Running on Empty

What to do when your creativity tank is dry.

Running on Empty

I’m plum out of ideas. It doesn’t happen often, but when it does, I find that there is only one thing to do: Open a computer file that hasn’t been opened in eons and see what’s there.

It’s exactly what I did recently when I realized this very column was due and, after a week with a sick kid by my side, had very little left worth putting into words. (Unless you want to know all about the BRAT diet.)

And so began a tour through the Land of Abandoned Ideas. Howard Carter once discovered treasure after clearing away some rubble, so it stands to reason that my long-forgotten ideas could also be brought into the light of day (let’s not entertain the idea of being cursed).

I opened a file labeled “Six Word Story” for inspiration. This looks promising, I thought upon seeing a bulleted list of a dozen or so items. But then I started reading it:

  • All the great Christmas songs were written by Jews
  • Speaking of gifts = Combo
  • Kramer vs. Kramer vs. Knoblesdorffs

Too bad there isn’t a Rosetta Stone for this. Just what the heck was I thinking about here? Plus, few of the items even ran six words. I stared at the list for a while until I remembered something that happened a million years ago.

Larry Smith, the founder of Six-Word Memoirs, had asked me to help him produce a show in DC called “Six Words on Jewish Life.” Was this file the beginnings of a scratch list? The six words I eventually ended up with weren’t even on this list. But it did explain my bulleted preoccupation with Christmas and Jews.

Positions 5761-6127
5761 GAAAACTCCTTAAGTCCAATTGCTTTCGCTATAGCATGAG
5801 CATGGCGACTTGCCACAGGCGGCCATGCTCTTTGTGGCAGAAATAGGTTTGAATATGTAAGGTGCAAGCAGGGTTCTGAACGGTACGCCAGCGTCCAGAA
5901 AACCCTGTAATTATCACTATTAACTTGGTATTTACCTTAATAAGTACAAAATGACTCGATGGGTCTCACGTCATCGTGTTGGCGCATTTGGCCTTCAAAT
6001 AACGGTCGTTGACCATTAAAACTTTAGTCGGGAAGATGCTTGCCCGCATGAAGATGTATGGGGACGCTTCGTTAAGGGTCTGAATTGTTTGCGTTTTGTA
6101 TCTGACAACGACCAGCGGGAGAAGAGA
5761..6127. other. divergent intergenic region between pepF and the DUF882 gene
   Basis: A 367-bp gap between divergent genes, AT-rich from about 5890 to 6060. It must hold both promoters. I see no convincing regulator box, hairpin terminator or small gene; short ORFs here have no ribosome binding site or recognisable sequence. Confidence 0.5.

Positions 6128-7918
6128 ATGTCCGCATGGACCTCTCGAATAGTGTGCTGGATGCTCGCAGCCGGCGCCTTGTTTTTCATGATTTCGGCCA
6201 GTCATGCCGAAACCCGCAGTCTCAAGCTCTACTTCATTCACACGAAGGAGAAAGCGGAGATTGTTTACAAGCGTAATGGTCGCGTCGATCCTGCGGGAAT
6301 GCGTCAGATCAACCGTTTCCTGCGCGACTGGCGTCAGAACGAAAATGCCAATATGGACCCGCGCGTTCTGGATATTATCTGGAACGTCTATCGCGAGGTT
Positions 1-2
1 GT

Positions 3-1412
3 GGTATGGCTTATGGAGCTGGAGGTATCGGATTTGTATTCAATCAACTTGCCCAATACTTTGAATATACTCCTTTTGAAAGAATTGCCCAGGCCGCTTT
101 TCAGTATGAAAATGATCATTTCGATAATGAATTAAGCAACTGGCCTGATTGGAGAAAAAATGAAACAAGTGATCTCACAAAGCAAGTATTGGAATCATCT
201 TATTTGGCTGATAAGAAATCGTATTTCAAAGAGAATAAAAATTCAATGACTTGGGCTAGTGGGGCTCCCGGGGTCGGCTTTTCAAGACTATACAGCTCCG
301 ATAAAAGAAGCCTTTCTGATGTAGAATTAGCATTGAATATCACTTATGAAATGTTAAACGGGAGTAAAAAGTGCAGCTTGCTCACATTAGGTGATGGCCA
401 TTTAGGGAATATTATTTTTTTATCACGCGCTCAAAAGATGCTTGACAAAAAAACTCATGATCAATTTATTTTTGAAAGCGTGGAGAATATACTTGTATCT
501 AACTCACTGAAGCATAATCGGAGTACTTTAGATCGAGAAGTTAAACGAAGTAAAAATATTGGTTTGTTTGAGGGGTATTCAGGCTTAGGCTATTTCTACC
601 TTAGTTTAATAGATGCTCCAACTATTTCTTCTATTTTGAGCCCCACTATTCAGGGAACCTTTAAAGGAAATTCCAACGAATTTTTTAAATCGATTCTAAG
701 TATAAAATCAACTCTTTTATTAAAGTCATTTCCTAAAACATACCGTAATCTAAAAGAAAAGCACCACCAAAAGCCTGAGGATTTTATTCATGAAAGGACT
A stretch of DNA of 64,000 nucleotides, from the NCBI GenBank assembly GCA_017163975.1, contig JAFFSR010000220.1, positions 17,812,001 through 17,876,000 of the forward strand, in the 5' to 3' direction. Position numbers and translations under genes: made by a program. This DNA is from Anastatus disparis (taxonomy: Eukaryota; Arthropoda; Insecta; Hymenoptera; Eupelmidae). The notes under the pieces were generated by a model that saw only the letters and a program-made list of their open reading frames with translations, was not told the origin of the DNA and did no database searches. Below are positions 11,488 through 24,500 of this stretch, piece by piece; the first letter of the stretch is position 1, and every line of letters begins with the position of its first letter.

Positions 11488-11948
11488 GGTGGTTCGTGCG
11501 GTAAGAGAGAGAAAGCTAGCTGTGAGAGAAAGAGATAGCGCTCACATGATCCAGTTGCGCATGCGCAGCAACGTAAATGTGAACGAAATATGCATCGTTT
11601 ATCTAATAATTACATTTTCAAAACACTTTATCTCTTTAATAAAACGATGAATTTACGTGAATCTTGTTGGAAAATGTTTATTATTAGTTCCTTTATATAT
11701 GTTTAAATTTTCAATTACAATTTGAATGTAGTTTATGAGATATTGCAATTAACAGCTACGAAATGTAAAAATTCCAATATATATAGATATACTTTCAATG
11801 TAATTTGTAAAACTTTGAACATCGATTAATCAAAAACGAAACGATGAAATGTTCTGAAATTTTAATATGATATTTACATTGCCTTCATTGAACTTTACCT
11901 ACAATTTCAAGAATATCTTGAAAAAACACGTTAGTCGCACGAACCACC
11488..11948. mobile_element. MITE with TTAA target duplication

(I’m a Jew born on December 25th, and the words that appeared on my show-night T-shirt were “Sick of Sharing Birthday with Jesus.” The shirt is long gone, but the story remains.)

Next up is a file called “Number One Rule.” (I’ll give you a moment to ponder what this means, but here’s a hint: It has nothing to do with David Letterman’s Top 10 List.) When I opened it, I was met with the beginnings of an essay about the first time I let my then-fiancé see me going number one on the toilet.

Let’s just flush that one.

Weirdly, the more I searched for ideas, the less consumed I became with finding any. Instead of feeling depleted, I felt entertained. I opened a file marked “Leo Dictionary” and discovered words I hadn’t heard since my son was a toddler. How could I have forgotten that when he asked for tinfoil, Leo was actually asking for tofu? The idea that my husband and I kept a running list of Leo-isms, an archive now, made me giddy.

By the time I opened a filed called Statue, I was really onto something. “Remember that the fertility statue has powerful and mysterious abilities,” I’d typed at some long-ago point in my life. “Use it wisely and think happy thoughts.”

Too bad I’ve already hit the word count for this column — that last one sure sounded promising.

Cathy Alter is a member of the Independent’s board of directors and the author, most recently, of CRUSH: Writers Reflect on Love, Longing, and the Power of Their First Celebrity Crush.

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